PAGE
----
The village of Balfron developed in the 19th Century, during the Industrial Revolution, a cotton mill. The Ballindalloch Cotton Works was built on the River Endrick and a planned village was constructed on both sides of the main road between the river and the Clachan to accommodate mill workers.
A bleachfield was created and on the other side of the river in the Parish of Killearn, Endrickfield Printworks was built by John Monteith & Co., in co-partnership with Robert Dunmore, for the printing of calico. Although the works were in Killearn Parish, the workers lived in Balfron, in that part of the village which still retains the name Printers Row.
In about 1861, the Rev. Alexander* Niven describes Ballindalloch Cotton Works:
An extensive Cotton work on the banks of the Endrick Water, the building varies from one to six storeys in height and was erected in 1789. The machinery is propelled by water of about 30 horse power. This work employs about 250 persons when in full operation, chiefly females. Property of W. and A. Jeffrey, Balfron.
He also describes the school:
A two storey building in the village of Balfron, used as a School for the education of the children employed at Ballindalloch Mill, the ground floor constitutes the School Room, the upper Storey as the Teacher’s residence, the number of pupils depends on the number in employment at the Mill. The Teacher receives his support from the Mill Owner, the education afforded consists of Reading, Writing and Arithmetic.
The Works were described in 1844 in the following terms:
“Ballindalloch Cotton Works, situate in the Parish of Balfron, and the county of Stirling, 19 miles distant from Glasgow, containing 10752 mule spindles, of which 1248 are self-acting (Smith & Orr’s patent), with the necessary preparation, driven by a water wheel 28 feet diameter, calculated to be equal to 35 horse-power, with a steam engine to assist in dry seasons of 16 horse-power, the supply of water being obtained from the river Endrick and from a reservoir covering 30 imperial acres … The total extent of land, including site of works, dwelling houses, &c., is about 77 imperial acres …”
The 77 acres were divided into two areas, 35 for the works, etc., and 42 acres further down stream which were used for many years as a printfield. Finally there was one other acre belonging to the works which had a large school house with a dwelling above it.
Extract from The New Statistical Account of Scotland: Dunbarton, Stirling, Clackmannan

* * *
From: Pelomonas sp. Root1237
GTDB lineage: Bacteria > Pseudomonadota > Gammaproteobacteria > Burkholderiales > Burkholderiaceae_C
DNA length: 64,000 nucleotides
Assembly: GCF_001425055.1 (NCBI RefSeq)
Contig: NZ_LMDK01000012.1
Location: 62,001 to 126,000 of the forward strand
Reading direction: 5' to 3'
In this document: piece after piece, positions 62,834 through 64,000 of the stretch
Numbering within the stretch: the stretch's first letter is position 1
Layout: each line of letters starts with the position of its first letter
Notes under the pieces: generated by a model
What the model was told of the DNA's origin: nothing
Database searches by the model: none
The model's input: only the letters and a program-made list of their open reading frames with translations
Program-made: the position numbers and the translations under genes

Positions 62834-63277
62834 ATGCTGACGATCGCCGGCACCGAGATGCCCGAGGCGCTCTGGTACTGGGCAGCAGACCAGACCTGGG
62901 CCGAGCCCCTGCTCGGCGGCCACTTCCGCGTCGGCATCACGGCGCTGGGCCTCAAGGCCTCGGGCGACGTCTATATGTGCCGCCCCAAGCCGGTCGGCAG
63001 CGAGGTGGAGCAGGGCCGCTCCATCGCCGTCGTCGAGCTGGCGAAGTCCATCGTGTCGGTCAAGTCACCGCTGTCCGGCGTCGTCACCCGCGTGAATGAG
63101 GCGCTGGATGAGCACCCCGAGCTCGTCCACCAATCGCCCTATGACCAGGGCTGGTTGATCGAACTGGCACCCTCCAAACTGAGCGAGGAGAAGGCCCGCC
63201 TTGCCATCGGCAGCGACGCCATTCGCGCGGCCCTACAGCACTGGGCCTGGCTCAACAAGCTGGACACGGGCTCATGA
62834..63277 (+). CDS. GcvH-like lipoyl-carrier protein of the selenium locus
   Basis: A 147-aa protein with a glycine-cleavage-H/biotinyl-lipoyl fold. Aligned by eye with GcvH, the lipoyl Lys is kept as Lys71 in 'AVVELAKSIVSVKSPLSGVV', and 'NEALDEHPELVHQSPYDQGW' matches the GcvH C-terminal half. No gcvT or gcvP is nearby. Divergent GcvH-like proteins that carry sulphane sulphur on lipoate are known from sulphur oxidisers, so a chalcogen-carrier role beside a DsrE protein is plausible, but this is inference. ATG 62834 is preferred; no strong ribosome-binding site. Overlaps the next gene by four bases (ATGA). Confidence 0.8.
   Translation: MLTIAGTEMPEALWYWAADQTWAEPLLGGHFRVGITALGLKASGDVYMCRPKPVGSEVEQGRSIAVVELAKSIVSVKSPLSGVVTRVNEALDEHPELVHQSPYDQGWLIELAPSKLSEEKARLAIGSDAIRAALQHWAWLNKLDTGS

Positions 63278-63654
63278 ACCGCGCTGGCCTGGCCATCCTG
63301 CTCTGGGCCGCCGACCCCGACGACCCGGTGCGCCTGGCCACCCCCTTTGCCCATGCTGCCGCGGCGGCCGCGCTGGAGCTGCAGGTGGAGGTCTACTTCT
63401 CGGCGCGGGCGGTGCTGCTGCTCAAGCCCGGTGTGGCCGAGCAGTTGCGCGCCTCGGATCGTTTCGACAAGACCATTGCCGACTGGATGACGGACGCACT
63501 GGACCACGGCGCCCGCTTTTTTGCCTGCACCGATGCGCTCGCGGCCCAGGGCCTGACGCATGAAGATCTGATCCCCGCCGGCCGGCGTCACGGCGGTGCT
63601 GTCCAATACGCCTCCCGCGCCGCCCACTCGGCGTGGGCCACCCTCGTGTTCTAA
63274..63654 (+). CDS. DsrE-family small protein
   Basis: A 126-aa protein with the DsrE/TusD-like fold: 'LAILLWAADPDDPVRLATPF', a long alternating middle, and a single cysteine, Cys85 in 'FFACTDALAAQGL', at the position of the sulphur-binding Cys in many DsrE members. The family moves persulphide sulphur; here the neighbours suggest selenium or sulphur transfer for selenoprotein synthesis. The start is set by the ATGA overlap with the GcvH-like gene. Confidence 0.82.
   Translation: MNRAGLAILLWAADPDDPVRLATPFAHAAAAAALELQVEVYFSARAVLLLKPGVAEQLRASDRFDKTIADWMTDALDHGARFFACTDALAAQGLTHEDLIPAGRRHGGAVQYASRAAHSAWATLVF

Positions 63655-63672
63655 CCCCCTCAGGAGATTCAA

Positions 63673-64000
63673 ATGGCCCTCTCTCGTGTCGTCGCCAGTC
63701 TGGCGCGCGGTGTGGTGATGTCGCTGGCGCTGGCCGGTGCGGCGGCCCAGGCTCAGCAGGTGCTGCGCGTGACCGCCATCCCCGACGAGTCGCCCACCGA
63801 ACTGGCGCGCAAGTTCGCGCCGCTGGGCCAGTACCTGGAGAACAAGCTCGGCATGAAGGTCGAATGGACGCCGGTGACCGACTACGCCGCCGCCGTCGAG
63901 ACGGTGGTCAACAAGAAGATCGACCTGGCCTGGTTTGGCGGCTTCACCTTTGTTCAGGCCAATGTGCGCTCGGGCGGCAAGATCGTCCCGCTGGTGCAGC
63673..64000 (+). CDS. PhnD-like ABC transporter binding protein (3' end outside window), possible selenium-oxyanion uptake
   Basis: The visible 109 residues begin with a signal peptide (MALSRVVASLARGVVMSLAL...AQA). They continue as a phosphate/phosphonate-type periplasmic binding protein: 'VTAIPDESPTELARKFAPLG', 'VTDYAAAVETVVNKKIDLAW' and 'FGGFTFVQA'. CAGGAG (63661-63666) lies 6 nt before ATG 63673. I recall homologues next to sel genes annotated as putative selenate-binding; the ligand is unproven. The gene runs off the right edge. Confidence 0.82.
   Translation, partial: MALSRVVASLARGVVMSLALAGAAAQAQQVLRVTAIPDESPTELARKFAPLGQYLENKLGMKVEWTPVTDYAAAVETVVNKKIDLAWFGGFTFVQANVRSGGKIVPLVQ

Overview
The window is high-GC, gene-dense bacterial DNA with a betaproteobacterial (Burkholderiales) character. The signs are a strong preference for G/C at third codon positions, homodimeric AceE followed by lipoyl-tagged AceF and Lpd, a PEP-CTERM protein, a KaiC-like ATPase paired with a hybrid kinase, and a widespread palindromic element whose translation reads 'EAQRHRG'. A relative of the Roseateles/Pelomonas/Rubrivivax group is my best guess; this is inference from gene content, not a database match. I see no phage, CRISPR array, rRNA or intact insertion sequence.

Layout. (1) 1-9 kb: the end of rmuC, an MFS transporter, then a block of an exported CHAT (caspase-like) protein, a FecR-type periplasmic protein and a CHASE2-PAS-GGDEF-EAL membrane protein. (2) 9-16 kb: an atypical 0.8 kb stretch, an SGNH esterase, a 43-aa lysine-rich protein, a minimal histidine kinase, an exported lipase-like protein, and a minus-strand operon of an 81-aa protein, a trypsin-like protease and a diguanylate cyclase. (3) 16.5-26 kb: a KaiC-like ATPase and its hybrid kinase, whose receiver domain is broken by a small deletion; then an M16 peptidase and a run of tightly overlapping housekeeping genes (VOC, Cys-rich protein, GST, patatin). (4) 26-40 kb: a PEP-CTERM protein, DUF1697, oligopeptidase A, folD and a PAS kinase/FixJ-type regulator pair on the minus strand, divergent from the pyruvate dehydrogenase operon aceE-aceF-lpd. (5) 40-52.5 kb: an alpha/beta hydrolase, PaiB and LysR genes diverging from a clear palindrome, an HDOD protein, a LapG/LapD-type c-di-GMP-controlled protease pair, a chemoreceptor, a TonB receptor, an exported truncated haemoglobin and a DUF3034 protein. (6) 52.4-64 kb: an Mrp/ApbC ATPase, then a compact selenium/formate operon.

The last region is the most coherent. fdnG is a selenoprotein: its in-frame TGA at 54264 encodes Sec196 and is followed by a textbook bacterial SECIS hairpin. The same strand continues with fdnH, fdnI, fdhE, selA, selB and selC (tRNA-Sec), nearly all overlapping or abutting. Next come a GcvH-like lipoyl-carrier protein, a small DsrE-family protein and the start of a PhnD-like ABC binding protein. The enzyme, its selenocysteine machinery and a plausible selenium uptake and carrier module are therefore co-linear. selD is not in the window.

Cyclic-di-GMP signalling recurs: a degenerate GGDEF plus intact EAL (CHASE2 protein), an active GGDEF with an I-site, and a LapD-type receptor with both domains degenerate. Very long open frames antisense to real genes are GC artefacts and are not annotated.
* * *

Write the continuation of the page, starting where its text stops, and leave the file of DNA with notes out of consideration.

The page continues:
Previous to the year 1780, this parish was, strictly speaking, rural. Agricultural pursuits occupied the population, if a population could be really said to be occupied, who were of necessity compelled, from the low state of agricultural pursuits, to pass fully the half of their time in idleness. But in the year 1780 a very material change took place in the parish, by the establishment of an agency for manufacturing calicoes, under the influence and patronage of a very enterprising and intelligent man,— the late Mr Dunmore of Ballindalloch and Ballikinrain, in whom were united the activity of the country gentleman and the liberality of the merchant; and to whom this part of the country is indebted lor many valuable improvements, of which certainly not the least are its high-roads. The calico establishment, however, did not turn out very satisfactorily; Mr. Dunmore, therefore, formed a connection with the Buchanans of Carstone in Killearn parish, who had just then built the Deanston Cotton Works, near Doune, in Perthshire; and with these gentlemen, in the year 1789, he built the cotton-mill in this parish, known in trade by the Ballindalloch Cotton Works. Mr. Archibald Buchanan, the younger of the two enterprising and ingenious brothers, the partners of Mr. Dunmore, had been taught the practical parts of cotton-spinning at Cromford in Derby, under the well known Arkwright, the original inventor of cotton-spinning by means of machinery. In the year 1789, cotton-spinning was, under this company, introduced into this parish, and from that time, down to the year 1793, was successfully carried on by them. But in the year 1783 (?), Messrs James and Archibald Buchanan transferred the property to Messrs James Finlay and Company, merchants, Glasgow, who still (1845) continue to be proprietors, and who, at their several works at Deanston, Catrine, and Balfron, give constant employment to 2500 hands. The works at Balfron are driven by a stream from the Endrick, which, in dry seasons, is kept nearly uniform by water from a reservoir of 33 Scotch acres, constructed about thirty years ago, in Dundaft* Moor, one of the oldest estates of the Montrose family, and contiguous to the ruins of the castle of Sir John De Graham, the friend of Wallace. This stream falls on a water wheel of almost 30 horse power, which drives 12,000 mule spindles with their preparations. Two hundred and fifty-eight hands or thereby, and these chiefly females, are now employed at the works. It is understood to be the first cotton work in Scotland at least, in which female spinners were exclusively employed.
In the year 1792, Messrs John Monteith and Company, of Glasgow, established and carried on for several years an extensive printing-work; but it was found to be too distant from coal to be conducted with advantage. It was therefore abandoned. The site and property were purchased by the proprietors of the cotton works, Messrs James Finlay and Company, and have not been again turned by them to any manufacturing purpose.
*The Rev. Alexander Niven MA was born on 8th January 1798, the 3rd son of the minister of Dunkeld.
Ed Uni of St Andrews 1817. Pres by Thomas, Earl of Kinnoul 19th Jul 1824.
Married 22nd Sept 1829 Eliza Brown, dau of minister of St John’s Glasgow. His 2nd son became minister of Pollockshields; his 3rd son became minister of North Parish, Paisley.
He rebuilt Balfron Church where he was the minister from 1825 until he died on 14th Feb 1872.